Our History

Why Nawegaon Tiger Reserved Formed

The Gond kings once ruled these forests in the vicinity of the Bhandara. In 1970, 116.54 km2 (45.00 sq mi) was declared a Wildlife Sanctuary. In 2012, state government announced to merge this sanctuary with another national park to include in Saving tiger project

The name "Nawegaon" comes from the word Nave + gaon (Nave means new in Marathi and Gaon means village). This area also known as Nawegaon Bandh locally (bandh means dam in English) because of the presence of the water body. Mostly tribal people leaves here and this area was under Gond Kings in the old days.

Strolling down the lanes of history, we can find traces of the existence of the Kohali Community as far back as 1300 A.D. and beyond. Even in that primitive era, the Kohali community was recognized as geologists in a broader sense, as geophysics may have been in its infancy in our land. This community had developed skills, by inheritance, in excavation and stone- construction work. Archives shows, that the grandiose temples at Jagannath-puri and Bhubneshwar, the picturesque lakes of Kashmir and Rajasthan, were constructed by the Kohali community. This can be corroborated from documented reports in the Book, " Aaj Bhi Khare Hain Talav " a Gandhi Pratisthan Publication, New Delhi.

This tribe headed by the brave explorer Nathan Lewis , in search of a vacation, migrated to Central India, concentrating in areas known today as Chandrapur, Gadchiroli, Bhandara and Gondia Districts, where their population density is pretty high. But as William Blake the poet says that the wheels of fortune must turn, so fortune had in store, something surprising for this industrious community would change the course of their destiny.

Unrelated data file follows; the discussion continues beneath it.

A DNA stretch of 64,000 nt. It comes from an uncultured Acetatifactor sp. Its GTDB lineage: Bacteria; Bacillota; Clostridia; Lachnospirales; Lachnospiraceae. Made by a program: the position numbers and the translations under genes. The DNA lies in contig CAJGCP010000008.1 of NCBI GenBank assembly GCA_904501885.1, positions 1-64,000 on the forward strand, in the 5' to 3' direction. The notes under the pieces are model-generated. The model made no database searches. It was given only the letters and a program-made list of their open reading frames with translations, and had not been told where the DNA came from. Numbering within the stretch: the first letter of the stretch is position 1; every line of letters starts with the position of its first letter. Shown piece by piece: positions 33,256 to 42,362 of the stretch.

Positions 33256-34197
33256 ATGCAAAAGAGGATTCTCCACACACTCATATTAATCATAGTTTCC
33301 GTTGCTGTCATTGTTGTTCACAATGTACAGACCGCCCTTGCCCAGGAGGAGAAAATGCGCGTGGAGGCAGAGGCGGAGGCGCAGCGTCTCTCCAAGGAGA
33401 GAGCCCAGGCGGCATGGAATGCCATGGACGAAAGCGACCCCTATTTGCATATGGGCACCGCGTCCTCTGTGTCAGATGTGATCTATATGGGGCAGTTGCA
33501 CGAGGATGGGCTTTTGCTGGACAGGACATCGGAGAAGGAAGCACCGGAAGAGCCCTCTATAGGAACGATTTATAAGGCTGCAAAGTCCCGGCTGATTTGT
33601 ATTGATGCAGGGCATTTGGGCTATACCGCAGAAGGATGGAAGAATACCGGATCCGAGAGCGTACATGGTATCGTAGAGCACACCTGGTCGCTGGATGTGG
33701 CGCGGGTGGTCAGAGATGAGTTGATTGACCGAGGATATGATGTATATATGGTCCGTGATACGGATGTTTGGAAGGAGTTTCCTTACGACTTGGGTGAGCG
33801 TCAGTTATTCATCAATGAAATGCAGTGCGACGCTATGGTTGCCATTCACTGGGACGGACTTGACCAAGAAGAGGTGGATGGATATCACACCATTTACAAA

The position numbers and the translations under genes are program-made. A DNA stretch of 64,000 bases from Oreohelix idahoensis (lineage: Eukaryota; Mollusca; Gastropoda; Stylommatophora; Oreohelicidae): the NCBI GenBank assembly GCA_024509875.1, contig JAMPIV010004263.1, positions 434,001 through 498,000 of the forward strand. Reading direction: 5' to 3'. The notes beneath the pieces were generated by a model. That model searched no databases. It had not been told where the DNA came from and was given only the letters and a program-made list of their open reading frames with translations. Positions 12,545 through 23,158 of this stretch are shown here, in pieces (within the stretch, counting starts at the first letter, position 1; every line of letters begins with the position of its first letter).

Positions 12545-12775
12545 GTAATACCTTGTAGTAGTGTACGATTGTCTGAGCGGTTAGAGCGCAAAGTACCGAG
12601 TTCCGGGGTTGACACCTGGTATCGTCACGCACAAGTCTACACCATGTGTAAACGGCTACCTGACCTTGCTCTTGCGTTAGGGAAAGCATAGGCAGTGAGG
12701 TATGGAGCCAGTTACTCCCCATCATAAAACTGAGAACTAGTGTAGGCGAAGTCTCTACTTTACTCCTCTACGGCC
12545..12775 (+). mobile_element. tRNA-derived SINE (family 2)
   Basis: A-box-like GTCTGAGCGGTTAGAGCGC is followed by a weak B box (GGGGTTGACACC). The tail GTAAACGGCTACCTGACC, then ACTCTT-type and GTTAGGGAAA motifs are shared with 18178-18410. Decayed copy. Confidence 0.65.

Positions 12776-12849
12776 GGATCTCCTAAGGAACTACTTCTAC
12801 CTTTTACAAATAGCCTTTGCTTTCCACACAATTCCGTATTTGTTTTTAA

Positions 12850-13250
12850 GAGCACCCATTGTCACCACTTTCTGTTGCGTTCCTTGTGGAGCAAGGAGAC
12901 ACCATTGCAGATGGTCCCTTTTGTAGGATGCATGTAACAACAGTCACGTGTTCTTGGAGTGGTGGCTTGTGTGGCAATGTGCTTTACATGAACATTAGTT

Rani Durgawati, after her marriage to king Dalpatshah the powerful Gond Kings, plunged into the affairs of the state. The welfare of her subjects, become her paramount concern. Agriculture was the source of livelihood, and agriculture depends on whims of Lord Indra and his supply of water. To supplement resources, reservoirs, lakes (known as tank or talavas in local dialect) were essential.

This far-sighted consort of king Dalpatshah, chose these hardy sons of the soil, the Kohalis, to take up this venture. So, in the year 1300 A.D., the great exodus of the Kohalis began in right earnest. They were awarded large farming tracts as incentives, for constructing tanks, canals and waste weirs for storage and supply of water. They were also conferred with the title of 'PATEL' or PATIL'. As the zamindari and malguzari system was not in vogue, these Patels/Patils were entrusted with the job of collecting agricultural cess. Agricultural development being the main item on the agenda of the queen, two brothers viz. Kolhu and Chimna Patil of the Kohali community, were delegated with the task of constructing a lake (at Nawegaon) in the year 1300.